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MegaShift™ and the GM Digital Ratio Adapter Controller (DRAC)

The Digital Ratio Adapter Controller (aka. DRAC, and similar to the Vehicle Speed Sensor Buffer - VSSB) found in many General Motors vehicles from 1992+ are a good solution for obtaining a clean 5 Volt square wave signal from a VSS sensor in a noisy environment. The DRAC is contained in a small white plastic case. It is typically bolted to the ECM or located directly behind the glove box.

In its OEM application, the DRAC typically sends:

These frequencies are derived from the VSS input frequency, so a specific calibration is required for a given tire diameter and axle ratio. This calibration is accomplished at the factory by soldering in selected jumpers on the DRAC's printed circuit board.

In addition to providing a clean square wave output of a few specific pulse/mile rates, a DRAC can also slow the signal frequency considerably, reducing the interrupt overhead in the code compared to handling the VSS signal directly.

There is more information on these DRAC modules here: and in this PDF: DRAC.pdf

A DRAC will usually have two connectors. The smaller one may have the cruise control signal on pin 4 of the 4 pin connector (the other three pins are unused).

Typically the pins on the large connector are:

  1. VSS signal+
  2. Ground
  3. Switched 12V
  4. to ABS
  5. VSS to ECM
  6. VSS signal-
  7. Trans speed output
  8. Not used
  9. to Speedometer
but there are many variations between models and years. Check the factory service manual for your particular DRAC before wiring your DRAC.

A switched 12V source is supplied to pin 9 to power the DRAC, and you should ensure you have a very good connection to ground on pin 8.

The VSS sensor connects to pins 7 and 12 (in some DRAC modules, at least - apparently there are at least a few connector variations - check the factory service manual for your DRAC to be sure). In GM applications, the 4L60e transmission used with the DRAC has 40 teeth on the output shaft for the VR sensor to sense.

There are up to six possible speed output pins:

OEM Pull-up
Used by
OEM Output Frequency
4VSS Output to Cruise Control5V pull-up through 1.2K resistorCruise Control4000 ppm
Reduced frequency compared to VSS
10VSS Output to RWAL
(Rear Wheel Anti-Lock)
5V pull-up through 1.2K resistorABS Module128000 ppm
Increased frequency compared to VSS
11VSS Output to ECM5V pull-up through 1.2K resistorECM2000 ppm
Reduced frequency compared to VSS
13Trans speed output
(aka. "Output Speed")
5V pull-up through 1.2K resistorECMSimilar frequency to VSS, possibly used with manual transmissions
(and sometimes 14, esp. M & G vans)
VSS Output to instrument cluster
(aka. "Speedometer Signal")
10V pull-up through 10K resistorSpeedometer2000 ppm
Reduced frequency compared to VSS

The DRAC output is an 'open collector' output, so it needs a pull-up circuit to generate a voltage signal. This is accomplished through a current-limiting resistor connected a 5V voltage source, such as Vref (you can use 5V even on pin 15). The resistance value of the current limiting resistor isn't critical (it can be anywhere in the range from 1K Ohm to 10K Ohm).

The VSS output to the ECM on pin 11 is the best to use as it has a much reduced frequency compared to the VSS signal. However, this reduced frequency also means that you'll have to experiment with the VSS set up parameters (number of teeth, final drive ratio, tire size, etc.) in TunerStudio to get the correct speed reading. These don't have to match your actual tire size, etc.; but they must be used to get your speedometer to read correctly in TunerStudio. For example, some possible settings that might work:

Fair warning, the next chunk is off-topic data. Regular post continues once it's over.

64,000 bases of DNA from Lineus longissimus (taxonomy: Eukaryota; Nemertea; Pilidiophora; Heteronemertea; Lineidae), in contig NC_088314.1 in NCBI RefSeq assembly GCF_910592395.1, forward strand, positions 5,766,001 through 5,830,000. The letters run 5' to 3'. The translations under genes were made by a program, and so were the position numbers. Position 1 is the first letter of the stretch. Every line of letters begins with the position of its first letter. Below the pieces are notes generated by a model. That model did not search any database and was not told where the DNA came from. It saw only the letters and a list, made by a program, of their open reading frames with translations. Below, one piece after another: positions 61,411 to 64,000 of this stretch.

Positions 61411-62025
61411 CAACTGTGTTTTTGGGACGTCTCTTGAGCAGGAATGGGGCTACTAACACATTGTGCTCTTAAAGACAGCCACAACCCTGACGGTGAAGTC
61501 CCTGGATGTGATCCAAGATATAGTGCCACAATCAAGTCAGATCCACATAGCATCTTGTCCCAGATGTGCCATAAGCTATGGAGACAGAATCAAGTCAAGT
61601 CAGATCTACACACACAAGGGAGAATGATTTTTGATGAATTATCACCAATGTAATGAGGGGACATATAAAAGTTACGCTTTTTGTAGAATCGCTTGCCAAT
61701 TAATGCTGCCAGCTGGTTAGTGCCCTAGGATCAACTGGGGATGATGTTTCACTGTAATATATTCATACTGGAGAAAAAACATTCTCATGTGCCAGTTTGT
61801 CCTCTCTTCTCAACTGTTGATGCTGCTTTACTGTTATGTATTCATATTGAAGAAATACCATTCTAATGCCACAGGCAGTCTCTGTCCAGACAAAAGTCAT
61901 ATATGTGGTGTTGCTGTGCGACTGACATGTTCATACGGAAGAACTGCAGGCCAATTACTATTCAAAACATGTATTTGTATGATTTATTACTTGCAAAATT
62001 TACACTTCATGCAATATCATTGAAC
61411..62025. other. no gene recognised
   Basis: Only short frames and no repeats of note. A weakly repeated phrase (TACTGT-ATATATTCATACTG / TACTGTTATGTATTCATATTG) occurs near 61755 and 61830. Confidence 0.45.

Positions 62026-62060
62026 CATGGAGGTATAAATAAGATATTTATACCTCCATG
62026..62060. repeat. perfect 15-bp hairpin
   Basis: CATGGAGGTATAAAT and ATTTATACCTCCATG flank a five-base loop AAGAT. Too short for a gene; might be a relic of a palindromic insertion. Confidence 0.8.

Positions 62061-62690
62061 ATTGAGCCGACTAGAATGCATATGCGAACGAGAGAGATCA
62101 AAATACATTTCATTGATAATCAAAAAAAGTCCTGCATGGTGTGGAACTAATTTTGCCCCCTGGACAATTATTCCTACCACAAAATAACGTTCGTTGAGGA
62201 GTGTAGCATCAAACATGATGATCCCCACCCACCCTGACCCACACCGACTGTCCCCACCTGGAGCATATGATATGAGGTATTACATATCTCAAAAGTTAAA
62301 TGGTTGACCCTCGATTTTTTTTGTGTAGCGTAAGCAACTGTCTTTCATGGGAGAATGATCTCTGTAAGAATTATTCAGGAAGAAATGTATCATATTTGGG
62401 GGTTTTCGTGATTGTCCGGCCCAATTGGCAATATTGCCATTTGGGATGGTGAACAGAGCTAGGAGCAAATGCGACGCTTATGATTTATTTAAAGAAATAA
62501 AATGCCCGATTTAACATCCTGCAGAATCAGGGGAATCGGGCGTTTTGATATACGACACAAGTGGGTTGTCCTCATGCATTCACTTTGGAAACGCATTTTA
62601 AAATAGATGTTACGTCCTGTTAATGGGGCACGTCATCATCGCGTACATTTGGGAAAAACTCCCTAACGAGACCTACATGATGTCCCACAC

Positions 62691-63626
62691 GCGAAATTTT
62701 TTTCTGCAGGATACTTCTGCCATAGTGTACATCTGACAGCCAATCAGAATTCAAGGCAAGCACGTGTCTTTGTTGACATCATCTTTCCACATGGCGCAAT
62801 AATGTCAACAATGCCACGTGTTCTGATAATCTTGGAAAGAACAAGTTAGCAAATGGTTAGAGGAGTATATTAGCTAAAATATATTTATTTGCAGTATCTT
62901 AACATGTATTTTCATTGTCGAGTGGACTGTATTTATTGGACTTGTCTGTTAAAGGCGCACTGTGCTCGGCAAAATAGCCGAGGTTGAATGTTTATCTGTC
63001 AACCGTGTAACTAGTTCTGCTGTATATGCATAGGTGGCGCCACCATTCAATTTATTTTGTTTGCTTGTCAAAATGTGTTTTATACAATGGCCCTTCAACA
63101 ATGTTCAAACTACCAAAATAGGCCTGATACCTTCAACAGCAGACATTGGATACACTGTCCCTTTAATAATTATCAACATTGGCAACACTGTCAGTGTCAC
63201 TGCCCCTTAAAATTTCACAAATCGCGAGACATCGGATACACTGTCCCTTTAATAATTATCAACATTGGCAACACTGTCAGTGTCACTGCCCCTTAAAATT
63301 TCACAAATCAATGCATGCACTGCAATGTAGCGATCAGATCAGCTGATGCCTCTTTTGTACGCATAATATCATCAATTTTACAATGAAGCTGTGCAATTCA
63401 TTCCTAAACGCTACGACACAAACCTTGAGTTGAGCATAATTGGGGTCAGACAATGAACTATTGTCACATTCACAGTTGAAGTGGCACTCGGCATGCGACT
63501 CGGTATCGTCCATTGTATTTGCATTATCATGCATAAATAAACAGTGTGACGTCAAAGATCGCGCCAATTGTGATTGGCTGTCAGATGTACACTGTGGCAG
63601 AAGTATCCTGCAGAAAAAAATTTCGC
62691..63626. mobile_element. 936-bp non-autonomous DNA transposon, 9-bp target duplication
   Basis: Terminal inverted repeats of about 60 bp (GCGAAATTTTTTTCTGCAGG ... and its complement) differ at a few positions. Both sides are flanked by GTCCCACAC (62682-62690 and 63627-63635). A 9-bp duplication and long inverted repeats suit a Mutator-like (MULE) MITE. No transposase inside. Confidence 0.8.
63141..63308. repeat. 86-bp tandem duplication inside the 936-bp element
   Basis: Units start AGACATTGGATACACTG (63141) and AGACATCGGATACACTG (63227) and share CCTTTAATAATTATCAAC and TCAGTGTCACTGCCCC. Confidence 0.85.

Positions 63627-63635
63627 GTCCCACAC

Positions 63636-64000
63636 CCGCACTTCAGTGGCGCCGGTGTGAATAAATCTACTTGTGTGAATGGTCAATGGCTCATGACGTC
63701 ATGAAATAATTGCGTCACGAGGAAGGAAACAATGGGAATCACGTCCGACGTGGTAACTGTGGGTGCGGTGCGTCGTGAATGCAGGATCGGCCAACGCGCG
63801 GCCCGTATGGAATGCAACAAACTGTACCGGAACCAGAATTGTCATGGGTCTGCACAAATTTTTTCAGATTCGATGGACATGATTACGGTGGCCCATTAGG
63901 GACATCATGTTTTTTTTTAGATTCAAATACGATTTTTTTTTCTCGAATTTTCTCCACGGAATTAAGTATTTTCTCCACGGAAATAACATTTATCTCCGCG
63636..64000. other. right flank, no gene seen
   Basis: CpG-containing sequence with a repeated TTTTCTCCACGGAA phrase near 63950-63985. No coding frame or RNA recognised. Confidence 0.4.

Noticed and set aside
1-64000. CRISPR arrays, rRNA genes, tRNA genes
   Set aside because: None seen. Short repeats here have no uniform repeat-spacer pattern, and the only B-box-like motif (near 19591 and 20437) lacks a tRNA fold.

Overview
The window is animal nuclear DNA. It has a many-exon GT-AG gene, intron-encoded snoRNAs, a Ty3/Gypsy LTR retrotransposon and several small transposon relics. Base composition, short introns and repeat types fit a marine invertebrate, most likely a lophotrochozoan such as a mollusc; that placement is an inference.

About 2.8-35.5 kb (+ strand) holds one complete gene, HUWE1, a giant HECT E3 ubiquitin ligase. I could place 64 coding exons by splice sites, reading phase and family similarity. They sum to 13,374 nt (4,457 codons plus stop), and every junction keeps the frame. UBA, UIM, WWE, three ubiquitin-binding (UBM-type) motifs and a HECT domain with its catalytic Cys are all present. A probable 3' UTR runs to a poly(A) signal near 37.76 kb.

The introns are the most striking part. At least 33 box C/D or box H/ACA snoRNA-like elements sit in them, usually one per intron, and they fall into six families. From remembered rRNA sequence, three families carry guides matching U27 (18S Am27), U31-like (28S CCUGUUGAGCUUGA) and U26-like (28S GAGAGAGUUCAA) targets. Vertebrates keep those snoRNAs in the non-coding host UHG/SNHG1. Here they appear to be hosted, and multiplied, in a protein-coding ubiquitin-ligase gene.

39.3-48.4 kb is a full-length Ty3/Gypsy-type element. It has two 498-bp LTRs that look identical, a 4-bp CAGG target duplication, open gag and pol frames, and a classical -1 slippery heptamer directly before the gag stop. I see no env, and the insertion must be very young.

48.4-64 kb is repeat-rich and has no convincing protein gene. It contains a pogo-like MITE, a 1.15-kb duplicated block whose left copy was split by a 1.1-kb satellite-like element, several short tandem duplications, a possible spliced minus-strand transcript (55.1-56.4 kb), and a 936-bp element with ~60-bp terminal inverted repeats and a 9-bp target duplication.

However, these values will only work if the DRAC calibration (for things like tire size, gear ratio, etc.) exactly matches your application. If you are retro-fitting a DRAC to a non-stock vehicle you can experiment with the MShift™ parameters to get the correct speed reading. You can also recalibrate the DRAC if you like. The unit is calibrated to match its application by soldering jumpers in at the factory (there is plenty of info on the internet about re-configuring these jumpers to suit other applications, just Google 'DRAC calibration').

If you were to use pin 13 for the speed signal, then the standard VSS setup (tire diameter, axle ratio, etc.) should work for you once you enter your number of teeth, final drive ratio, tire size, etc. (at the cost of a higher interrupt overhead).

The VSS output to the instrument cluster on pin 15 is another potential output to use, as it is also at a reduced frequency (though not quite as low as the signal to the ECM). You'll have to experiment with the VSS set up parameters to get the right speed reading in TunerStudio. While the specs call for a 10K Ohm pull-up to a 10V source for OEM use, you can safely use a 1K to 10K pull-up to 5V with the GPIO input.

With a DRAC, you should have a clean 5V square wave signal, so you no longer want a 'zero-crossing detector' circuit on your GPIO board (which could trigger on noise during the signal's 'low'). Instead you want to capture an edge where the signal is rising (or falling). In practice, that means detecting a voltage higher than zero volts but lower than 5V. So you will want to increase the trigger threshold voltage a bit. The best way to do this is to lower the resistance of the resistor in R45 (for VSS on VR1). The specified value is 300K Ohms, and you can try from 47K to 220K to eliminate the false triggering on a noisy signal (the lower the resistance, the higher the trigger voltage).

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© 2015 Bruce Bowling and Al Grippo. All rights reserved. MegaSquirt® and MicroSquirt® are registered trademarks. This document is solely for the support of MegaSquirt® boards from Bowling and Grippo.